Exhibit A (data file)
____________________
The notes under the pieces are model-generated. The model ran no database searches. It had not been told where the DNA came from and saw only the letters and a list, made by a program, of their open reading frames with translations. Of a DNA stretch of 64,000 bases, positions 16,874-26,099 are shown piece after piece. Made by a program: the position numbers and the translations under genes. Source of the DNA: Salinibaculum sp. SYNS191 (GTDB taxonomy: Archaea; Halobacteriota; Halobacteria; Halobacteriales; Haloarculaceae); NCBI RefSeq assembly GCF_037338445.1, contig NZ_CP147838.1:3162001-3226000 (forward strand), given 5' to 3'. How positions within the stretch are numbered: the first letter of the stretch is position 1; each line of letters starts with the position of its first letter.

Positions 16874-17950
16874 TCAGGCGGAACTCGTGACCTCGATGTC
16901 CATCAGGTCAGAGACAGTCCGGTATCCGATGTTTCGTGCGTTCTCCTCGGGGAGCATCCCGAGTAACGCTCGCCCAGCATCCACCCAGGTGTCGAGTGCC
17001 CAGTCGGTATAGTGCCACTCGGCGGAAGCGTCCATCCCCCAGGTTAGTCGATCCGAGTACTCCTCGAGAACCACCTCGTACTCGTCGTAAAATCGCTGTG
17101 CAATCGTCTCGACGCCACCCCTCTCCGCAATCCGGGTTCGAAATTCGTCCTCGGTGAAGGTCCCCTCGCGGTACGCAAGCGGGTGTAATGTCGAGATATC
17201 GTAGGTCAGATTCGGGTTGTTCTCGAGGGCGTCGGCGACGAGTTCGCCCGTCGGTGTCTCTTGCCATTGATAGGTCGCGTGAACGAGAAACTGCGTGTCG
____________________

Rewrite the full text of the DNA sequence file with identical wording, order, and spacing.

The notes under the pieces are model-generated. The model ran no database searches. It had not been told where the DNA came from and saw only the letters and a list, made by a program, of their open reading frames with translations. Of a DNA stretch of 64,000 bases, positions 16,874-26,099 are shown piece after piece. Made by a program: the position numbers and the translations under genes. Source of the DNA: Salinibaculum sp. SYNS191 (GTDB taxonomy: Archaea; Halobacteriota; Halobacteria; Halobacteriales; Haloarculaceae); NCBI RefSeq assembly GCF_037338445.1, contig NZ_CP147838.1:3162001-3226000 (forward strand), given 5' to 3'. How positions within the stretch are numbered: the first letter of the stretch is position 1; each line of letters starts with the position of its first letter.

Positions 16874-17950
16874 TCAGGCGGAACTCGTGACCTCGATGTC
16901 CATCAGGTCAGAGACAGTCCGGTATCCGATGTTTCGTGCGTTCTCCTCGGGGAGCATCCCGAGTAACGCTCGCCCAGCATCCACCCAGGTGTCGAGTGCC
17001 CAGTCGGTATAGTGCCACTCGGCGGAAGCGTCCATCCCCCAGGTTAGTCGATCCGAGTACTCCTCGAGAACCACCTCGTACTCGTCGTAAAATCGCTGTG
17101 CAATCGTCTCGACGCCACCCCTCTCCGCAATCCGGGTTCGAAATTCGTCCTCGGTGAAGGTCCCCTCGCGGTACGCAAGCGGGTGTAATGTCGAGATATC
17201 GTAGGTCAGATTCGGGTTGTTCTCGAGGGCGTCGGCGACGAGTTCGCCCGTCGGTGTCTCTTGCCATTGATAGGTCGCGTGAACGAGAAACTGCGTGTCG